In November of 2013, when things were really starting to take off for me from a writing standpoint, when my life finally was sorting itself out after a period of some really crappy years, his got a bit more complicated. He was diagnosed with multiple myeloma, a form of blood cancer.
It’s an understatement to say that he didn’t take the diagnosis well. He was pissed off. He wasn’t supposed to get cancer. Cancer was something other people had. He just had some back pain and the doctors must’ve been confused.
But they weren’t and he had to deal with the reality that his new reality was different than what he’d planned.
The original prognosis was good. If all things went well, maybe ten years. Maybe a little less. Never good to hear that you’ve been assigned an expiration date, but a decade felt somewhat fair for a guy who’d just crossed seventy years of age. Yeah, there’d be radiation and chemo and a lot of other crap and he wouldn’t feel great all the time, but if it bought him that extra decade, then fine.
There were lots of ups and downs in 2014. Some weeks were good and some were not. If you’ve experienced cancer firsthand, this isn’t news. It is a roller coaster than never stops at the station to let you off. The longest ride you’ve ever been on, the one that provides exactly no thrills. But I think we all were hanging on to that initial prognosis. I’ve had other family members and friends who’ve experienced cancer and come out on the winning end. So I think we all were holding onto the notion that he still had a fair amount of time and hey, sometimes cancer just goes the hell away.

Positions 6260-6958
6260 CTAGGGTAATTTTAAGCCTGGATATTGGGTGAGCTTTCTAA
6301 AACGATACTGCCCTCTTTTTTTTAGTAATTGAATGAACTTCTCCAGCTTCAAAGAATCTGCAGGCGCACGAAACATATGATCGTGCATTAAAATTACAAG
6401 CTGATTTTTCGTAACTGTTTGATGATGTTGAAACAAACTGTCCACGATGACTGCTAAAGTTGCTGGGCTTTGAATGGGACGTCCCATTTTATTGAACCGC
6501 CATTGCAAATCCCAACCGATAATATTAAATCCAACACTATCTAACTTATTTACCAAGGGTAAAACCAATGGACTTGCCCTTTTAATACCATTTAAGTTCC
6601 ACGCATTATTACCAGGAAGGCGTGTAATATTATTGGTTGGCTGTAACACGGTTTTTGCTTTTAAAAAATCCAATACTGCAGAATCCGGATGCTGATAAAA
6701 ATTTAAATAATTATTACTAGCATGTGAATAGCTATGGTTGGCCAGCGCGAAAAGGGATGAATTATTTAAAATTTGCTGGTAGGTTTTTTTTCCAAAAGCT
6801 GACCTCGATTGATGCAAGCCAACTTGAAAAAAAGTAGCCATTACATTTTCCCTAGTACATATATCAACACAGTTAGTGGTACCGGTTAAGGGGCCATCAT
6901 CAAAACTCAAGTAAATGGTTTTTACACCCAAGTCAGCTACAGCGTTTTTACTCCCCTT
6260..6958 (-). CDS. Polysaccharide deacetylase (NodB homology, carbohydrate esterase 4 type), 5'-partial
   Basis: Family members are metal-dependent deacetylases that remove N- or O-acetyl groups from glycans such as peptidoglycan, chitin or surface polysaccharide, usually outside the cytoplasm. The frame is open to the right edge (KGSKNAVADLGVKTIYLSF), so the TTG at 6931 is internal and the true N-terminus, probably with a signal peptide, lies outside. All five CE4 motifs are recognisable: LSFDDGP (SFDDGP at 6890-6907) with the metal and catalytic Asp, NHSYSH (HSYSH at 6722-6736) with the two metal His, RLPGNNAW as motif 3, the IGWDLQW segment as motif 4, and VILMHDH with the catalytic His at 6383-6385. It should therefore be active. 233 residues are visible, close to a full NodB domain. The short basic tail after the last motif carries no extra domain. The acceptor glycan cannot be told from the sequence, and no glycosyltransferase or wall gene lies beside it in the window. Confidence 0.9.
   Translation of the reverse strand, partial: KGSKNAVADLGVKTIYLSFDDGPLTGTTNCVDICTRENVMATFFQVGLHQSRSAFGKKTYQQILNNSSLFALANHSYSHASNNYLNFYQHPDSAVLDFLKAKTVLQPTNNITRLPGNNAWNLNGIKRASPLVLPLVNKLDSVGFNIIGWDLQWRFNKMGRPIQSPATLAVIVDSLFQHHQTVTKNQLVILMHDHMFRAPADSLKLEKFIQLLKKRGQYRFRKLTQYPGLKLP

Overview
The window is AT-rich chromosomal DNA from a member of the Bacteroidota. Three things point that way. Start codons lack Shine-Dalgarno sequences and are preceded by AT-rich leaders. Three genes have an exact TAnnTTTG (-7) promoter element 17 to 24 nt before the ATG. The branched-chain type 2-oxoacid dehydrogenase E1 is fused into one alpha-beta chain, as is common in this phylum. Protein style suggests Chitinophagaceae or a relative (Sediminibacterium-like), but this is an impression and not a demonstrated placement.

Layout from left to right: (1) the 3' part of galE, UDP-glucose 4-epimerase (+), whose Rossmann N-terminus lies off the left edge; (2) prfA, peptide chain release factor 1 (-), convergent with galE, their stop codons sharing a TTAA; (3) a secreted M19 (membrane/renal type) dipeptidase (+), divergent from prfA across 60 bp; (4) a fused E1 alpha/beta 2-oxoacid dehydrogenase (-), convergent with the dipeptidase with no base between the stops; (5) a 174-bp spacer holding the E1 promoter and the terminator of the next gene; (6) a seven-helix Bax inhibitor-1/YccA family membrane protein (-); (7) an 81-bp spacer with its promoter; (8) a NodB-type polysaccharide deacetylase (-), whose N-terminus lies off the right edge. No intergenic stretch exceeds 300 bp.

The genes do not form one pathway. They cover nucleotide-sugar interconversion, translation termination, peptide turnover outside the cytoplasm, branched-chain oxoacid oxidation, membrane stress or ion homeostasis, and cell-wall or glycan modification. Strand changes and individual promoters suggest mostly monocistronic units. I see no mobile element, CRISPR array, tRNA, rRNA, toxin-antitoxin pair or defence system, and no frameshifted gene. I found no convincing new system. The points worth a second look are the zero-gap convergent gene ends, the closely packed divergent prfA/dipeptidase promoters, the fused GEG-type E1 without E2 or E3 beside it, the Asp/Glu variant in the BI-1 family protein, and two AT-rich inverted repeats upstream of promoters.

But when we hit January of this year, it was pretty clear that his time was going to be significantly limited. I won’t share all of the ugly details – mainly because he’d probably be mortified that I’d share them with anyone – but, again, if you’ve been around terminal cancer, you know how it goes. Once you start sliding downward, it becomes hard to stop. And the slide started in earnest in February, continued through March and on April 28, 2015, one day after his 73rd birthday, my dad passed away.
It’s very strange now that he’s gone. No phone calls. No texts filled with tons of typos. No more yelling at the guy in the next lane who got too close to his beloved Lexus. There is a void there and it’s almost like he’s gone on some long trip to Europe or something. Which is crazy because the last thing my dad ever would’ve done is travel to Europe.
So my 2015 hasn’t gone as planned. I got Foul Play out at the beginning of the year, but the other projects have been slow going because we’ve been occupied by other things and, quite honestly, I haven’t felt much like writing. The wheels are turning again, though, I promise. But I’m a little reluctant to throw out release dates until I get a bit closer to finishing the next Joe, the next Noah and the next Daisy. They are coming, but I hope you’ll excuse their late arrival. Sometimes, life gets in the way and takes a swing at you when you aren’t expecting it.
Thank you to those of you that knew what was going on and reached out with kind words. I am a private person and share very little about what goes on behind the curtain, but I do appreciate your good thoughts. Thank you to those of you that have asked where the books are. Your continued interest is why I continue to write the books and I genuinely appreciate your investment in my writing. I also sincerely appreciate your patience. I’m getting back to it.
Because I know that somewhere, my dad is asking “So what are you working on?
So that’s where I’ve been. But a new book is on the way. I’ll post the cover in just a few days. You can sign up for the newsletter or check back here if you want to take a look.